Query: How many House of Delegates seats went uncontested in this week’s election? Thirty out of a hundred? Maybe 50? (Hint: There were just less than 50 in 2013.)
That’s right, nearly two-thirds of the seats in the lower house of the Virginia General Assembly had only one person on the ballot. In the Virginia Senate, only 15 of 40 races were uncontested, perhaps indicating the parties’ interest in control of the upper body. It’s also virtually certain the House won’t change parties.
This is an unacceptable number of one-person elections in our Commonwealth. People might cite redistricting, money in politics, Citizens United, the frequent scorched-earth manner of politics today, and general apathy or cynicism about the political process — and all those things do play a lesser or greater role in the uncontested races in Virginia. But I suggest an important issue is ballot access by third parties, especially in statewide races.
Redistricting and money in politics don’t adequately answer the question. If we look at other races such as those for boards of supervisors and school boards, or constitutional officers such as sheriff, commissioner of the revenue or commonwealth’s attorney, we still see too many single-candidate races.
In Hanover County where I live, no constitutional officer has been challenged in a general election in either 2011 or 2015. In King William County, there are five school board seats and none has an opponent. Money in politics ought not to deter a determined hopeful for a school board seat.
Even at the statewide level, it cost Robert Sarvis between $20,000 and $30,000 to gain the 10,000 signatures need to get just him — not his Libertarian party, just him — on the ballot for governor in 2013. Sarvis’ petition drive actually became an issue in the campaign when he was accused — wrongly — of being a Democrat plant because an alleged bundler for President Barack Obama helped pay for his ballot-access drive.
Virginia has some of the most restrictive ballot-access laws in the nation. Either a political party must get 10 percent of the vote in a statewide election, not counting ones for president, or each statewide candidate for that party must get 10,000 signatures.
Only a handful of states that use percentages have a higher percentage. Alabama requires 20 percent, Oklahoma requires 10 percent, and New Jersey requires 10 percent of the vote in the combined elections of the lower house of the legislature — something that hasn’t happened since before the First World War. Most states that use percentage of vote have 5 or less percent.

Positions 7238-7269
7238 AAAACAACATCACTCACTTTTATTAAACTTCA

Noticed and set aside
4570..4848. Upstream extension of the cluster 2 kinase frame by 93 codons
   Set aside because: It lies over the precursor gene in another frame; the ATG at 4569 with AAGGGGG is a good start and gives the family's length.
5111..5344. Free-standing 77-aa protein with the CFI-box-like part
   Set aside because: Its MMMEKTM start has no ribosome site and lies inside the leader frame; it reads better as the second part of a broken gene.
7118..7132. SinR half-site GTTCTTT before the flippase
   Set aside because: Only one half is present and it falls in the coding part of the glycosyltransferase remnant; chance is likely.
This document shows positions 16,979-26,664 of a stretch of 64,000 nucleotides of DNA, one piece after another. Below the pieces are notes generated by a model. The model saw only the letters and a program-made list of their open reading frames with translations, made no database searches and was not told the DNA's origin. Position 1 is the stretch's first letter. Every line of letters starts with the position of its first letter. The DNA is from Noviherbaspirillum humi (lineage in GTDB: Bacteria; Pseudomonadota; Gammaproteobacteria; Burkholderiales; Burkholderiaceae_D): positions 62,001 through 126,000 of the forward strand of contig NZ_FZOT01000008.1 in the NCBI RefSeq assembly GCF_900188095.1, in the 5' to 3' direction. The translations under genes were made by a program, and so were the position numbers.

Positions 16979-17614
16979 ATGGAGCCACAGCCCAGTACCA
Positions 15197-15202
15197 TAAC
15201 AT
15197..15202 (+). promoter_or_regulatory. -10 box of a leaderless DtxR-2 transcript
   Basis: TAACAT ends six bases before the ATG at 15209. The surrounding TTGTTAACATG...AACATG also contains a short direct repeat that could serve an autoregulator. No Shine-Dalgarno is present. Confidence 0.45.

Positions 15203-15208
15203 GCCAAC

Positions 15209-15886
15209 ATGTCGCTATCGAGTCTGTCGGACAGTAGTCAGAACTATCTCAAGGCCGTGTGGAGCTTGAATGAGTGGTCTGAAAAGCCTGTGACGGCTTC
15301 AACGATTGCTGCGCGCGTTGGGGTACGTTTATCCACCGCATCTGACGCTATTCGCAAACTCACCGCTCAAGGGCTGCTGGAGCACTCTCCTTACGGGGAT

Each third-party candidate in a statewide race also must get the signatures, and not use one petition for a slate of hopefuls. That would be 30,000 signatures for the three statewide elections. As a practical matter, it’s more like 45,000 to be safe. Collecting the signatures for the party is prohibited, and also the ballot access for the petitioning party lasts only for that election. That’s unless you get the 10 percent. But if you get the 10 percent, your party has access for four or eight years, depending on your reading of the last two statewide elections. The party with ballot access also can use its power to nominate candidates without petitions to vacant seats, which is how professor Jack Trammell got on the ballot against now-Rep. Dave Brat in 2014.
What I would propose is threefold:
First, lower the threshold for third parties to 5 percent in a statewide election. That still places the Old Dominion in the upper echelon of states.
Second, let the party collect signatures — instead of each candidate. The trade-off for the party getting ballot access without signatures would be more signatures to get — say, 15,000 or 20,000. The party could select candidates to run in uncontested races.
Third, if the party collects the signatures it would have two to four years of ballot access unless it gets 5 percent in a statewide race in that four-year period.
All these uncontested elections in Virginia might be nice when the candidates are favorites of yours without opponents, but they’re corrosive to the process in that the incumbents feel less accountable to the people. Such elections also prevent candidates from having mandates when they go to Richmond. Uncontested elections discourage voting even for the occasional contested race on the same ballot.
Certainly we need to evaluate gerrymandering, money in politics and other issues to ensure more effective elections. But better ballot access should be an issue some member or members of the General Assembly should make their own — and push it until it’s passed. I also appeal to Gov. Terry McAuliffe to add better ballot access in his State of the Commonwealth address at the start of the 2016 General Assembly. It won’t matter if you win the right to vote if you only have one choice. S
Elwood Earl “Sandy” Sanders Jr. is a lawyer, political activist and blogger at Virginia Right Blog, found at varight.com.
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